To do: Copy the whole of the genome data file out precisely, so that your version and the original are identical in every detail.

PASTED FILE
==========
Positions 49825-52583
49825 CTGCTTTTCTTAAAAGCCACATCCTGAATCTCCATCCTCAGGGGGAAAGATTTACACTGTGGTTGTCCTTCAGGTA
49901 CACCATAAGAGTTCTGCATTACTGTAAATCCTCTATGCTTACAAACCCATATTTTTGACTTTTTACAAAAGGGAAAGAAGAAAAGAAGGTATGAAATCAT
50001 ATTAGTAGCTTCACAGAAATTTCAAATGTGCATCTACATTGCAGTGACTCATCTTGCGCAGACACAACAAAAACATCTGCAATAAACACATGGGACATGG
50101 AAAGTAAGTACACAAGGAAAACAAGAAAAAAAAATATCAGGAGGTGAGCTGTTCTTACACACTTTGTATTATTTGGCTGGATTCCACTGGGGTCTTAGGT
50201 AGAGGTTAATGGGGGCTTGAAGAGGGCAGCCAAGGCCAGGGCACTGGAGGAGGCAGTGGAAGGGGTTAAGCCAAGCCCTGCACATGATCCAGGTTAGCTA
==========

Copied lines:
Positions 49825-52583
49825 CTGCTTTTCTTAAAAGCCACATCCTGAATCTCCATCCTCAGGGGGAAAGATTTACACTGTGGTTGTCCTTCAGGTA
49901 CACCATAAGAGTTCTGCATTACTGTAAATCCTCTATGCTTACAAACCCATATTTTTGACTTTTTACAAAAGGGAAAGAAGAAAAGAAGGTATGAAATCAT
50001 ATTAGTAGCTTCACAGAAATTTCAAATGTGCATCTACATTGCAGTGACTCATCTTGCGCAGACACAACAAAAACATCTGCAATAAACACATGGGACATGG
50101 AAAGTAAGTACACAAGGAAAACAAGAAAAAAAAATATCAGGAGGTGAGCTGTTCTTACACACTTTGTATTATTTGGCTGGATTCCACTGGGGTCTTAGGT
50201 AGAGGTTAATGGGGGCTTGAAGAGGGCAGCCAAGGCCAGGGCACTGGAGGAGGCAGTGGAAGGGGTTAAGCCAAGCCCTGCACATGATCCAGGTTAGCTA